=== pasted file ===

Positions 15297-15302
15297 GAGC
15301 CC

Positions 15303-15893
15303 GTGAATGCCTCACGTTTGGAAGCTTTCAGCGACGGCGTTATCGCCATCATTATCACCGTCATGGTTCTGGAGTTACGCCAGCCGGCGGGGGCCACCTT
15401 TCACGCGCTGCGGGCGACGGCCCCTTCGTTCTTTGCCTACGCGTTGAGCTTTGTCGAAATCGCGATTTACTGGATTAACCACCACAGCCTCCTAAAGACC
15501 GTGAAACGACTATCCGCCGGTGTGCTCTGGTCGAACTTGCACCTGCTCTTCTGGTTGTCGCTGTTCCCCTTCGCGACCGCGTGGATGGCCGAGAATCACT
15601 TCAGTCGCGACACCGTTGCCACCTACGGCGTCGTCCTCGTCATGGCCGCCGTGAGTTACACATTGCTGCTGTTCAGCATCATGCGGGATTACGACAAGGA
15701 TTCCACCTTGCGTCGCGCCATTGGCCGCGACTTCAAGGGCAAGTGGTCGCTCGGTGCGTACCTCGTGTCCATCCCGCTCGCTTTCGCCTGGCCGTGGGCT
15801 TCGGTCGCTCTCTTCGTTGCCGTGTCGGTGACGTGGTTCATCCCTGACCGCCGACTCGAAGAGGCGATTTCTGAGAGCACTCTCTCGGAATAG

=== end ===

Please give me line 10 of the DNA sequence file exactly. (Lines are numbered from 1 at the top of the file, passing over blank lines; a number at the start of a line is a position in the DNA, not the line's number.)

15801 TCGGTCGCTCTCTTCGTTGCCGTGTCGGTGACGTGGTTCATCCCTGACCGCCGACTCGAAGAGGCGATTTCTGAGAGCACTCTCTCGGAATAG